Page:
2
$\begingroup$

All of the Pearson and Burr distributions are solutions to particular differential equations, of the pdf and CDF, respectively. Why was this a good strategy for generating distributions? Why do so many empirically useful distributions emerge from this approach? Aside from the "phase diagrams" that you sometimes see for selecting the right distribution based on the relative magnitude of the moments, is there anything about the particular differential equation associated with a given distribution that provides information about the use for which it is or can be good? The denominator of the RHS of the differential equation Pearson uses to define his system is a quadratic in x. I notice that when the first two coefficients of that quadratic are zero, the Normal distribution emerges. I assume this is not merely a happy accident.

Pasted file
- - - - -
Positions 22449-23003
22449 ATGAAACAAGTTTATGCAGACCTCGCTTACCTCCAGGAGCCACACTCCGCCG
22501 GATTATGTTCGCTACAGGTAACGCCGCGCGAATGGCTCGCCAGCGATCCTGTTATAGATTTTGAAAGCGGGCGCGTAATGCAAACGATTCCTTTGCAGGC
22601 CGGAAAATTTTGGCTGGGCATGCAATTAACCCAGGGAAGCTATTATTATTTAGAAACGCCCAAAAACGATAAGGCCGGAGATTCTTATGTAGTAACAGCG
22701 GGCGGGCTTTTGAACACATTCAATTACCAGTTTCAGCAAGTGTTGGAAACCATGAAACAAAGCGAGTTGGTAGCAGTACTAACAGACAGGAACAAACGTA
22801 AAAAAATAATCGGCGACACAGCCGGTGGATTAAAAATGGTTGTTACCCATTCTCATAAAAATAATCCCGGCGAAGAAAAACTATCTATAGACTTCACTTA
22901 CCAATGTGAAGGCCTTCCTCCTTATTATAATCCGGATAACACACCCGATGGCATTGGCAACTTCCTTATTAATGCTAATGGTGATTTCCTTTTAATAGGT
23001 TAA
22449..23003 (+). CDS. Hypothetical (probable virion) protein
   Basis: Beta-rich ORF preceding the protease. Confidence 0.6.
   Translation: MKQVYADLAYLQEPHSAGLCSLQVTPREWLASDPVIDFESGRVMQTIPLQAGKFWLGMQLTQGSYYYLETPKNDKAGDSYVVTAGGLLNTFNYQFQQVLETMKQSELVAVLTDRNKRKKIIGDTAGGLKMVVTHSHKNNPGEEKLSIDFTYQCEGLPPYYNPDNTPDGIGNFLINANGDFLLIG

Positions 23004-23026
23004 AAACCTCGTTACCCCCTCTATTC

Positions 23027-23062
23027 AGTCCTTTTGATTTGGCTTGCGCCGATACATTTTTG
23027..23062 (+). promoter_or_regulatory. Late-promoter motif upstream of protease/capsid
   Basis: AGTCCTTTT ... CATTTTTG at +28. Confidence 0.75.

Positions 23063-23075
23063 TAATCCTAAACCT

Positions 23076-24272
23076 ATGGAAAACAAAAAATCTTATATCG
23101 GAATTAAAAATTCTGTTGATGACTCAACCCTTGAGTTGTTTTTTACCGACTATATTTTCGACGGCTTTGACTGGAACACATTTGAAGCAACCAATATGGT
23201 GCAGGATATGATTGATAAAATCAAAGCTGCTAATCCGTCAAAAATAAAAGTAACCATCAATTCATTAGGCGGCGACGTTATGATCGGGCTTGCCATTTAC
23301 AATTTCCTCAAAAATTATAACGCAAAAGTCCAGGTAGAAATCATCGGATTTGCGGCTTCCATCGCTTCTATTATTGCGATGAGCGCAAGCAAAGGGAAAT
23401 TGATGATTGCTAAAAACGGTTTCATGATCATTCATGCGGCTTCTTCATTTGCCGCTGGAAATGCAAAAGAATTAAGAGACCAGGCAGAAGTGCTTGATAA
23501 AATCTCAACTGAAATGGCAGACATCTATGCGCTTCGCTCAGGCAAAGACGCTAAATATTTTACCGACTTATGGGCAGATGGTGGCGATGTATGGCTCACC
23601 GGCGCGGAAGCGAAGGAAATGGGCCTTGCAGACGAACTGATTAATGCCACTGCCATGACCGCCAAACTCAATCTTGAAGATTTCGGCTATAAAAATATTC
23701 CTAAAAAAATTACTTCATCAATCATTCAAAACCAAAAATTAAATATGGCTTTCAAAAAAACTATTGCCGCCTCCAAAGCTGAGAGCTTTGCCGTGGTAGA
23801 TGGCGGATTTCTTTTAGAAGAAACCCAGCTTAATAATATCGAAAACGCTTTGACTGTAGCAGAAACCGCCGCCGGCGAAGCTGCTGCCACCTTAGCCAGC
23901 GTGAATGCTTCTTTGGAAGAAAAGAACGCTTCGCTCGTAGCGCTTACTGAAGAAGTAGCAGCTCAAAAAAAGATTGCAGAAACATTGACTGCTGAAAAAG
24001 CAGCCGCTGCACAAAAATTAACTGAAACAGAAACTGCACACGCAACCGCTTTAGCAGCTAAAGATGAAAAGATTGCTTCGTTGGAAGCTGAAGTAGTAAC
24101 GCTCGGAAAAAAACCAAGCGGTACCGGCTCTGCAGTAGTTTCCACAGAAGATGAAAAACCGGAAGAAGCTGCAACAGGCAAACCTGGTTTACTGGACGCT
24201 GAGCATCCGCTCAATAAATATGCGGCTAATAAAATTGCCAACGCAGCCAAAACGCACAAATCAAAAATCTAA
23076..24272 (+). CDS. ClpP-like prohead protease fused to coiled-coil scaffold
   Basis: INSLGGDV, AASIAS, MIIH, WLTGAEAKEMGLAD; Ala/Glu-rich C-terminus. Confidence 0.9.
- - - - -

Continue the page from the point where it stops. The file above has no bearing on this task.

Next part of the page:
Were Pearson and Burr simply seeking to create a range of continuous distributions that could match arbitrary combinations of moments, or is there something especially desirable about a distribution that matches a specified set or range of moments in this way?

$\endgroup$

Your Answer

By clicking “Post Your Answer”, you agree to our terms of service, privacy policy and cookie policy

Browse other questions tagged or ask your own question.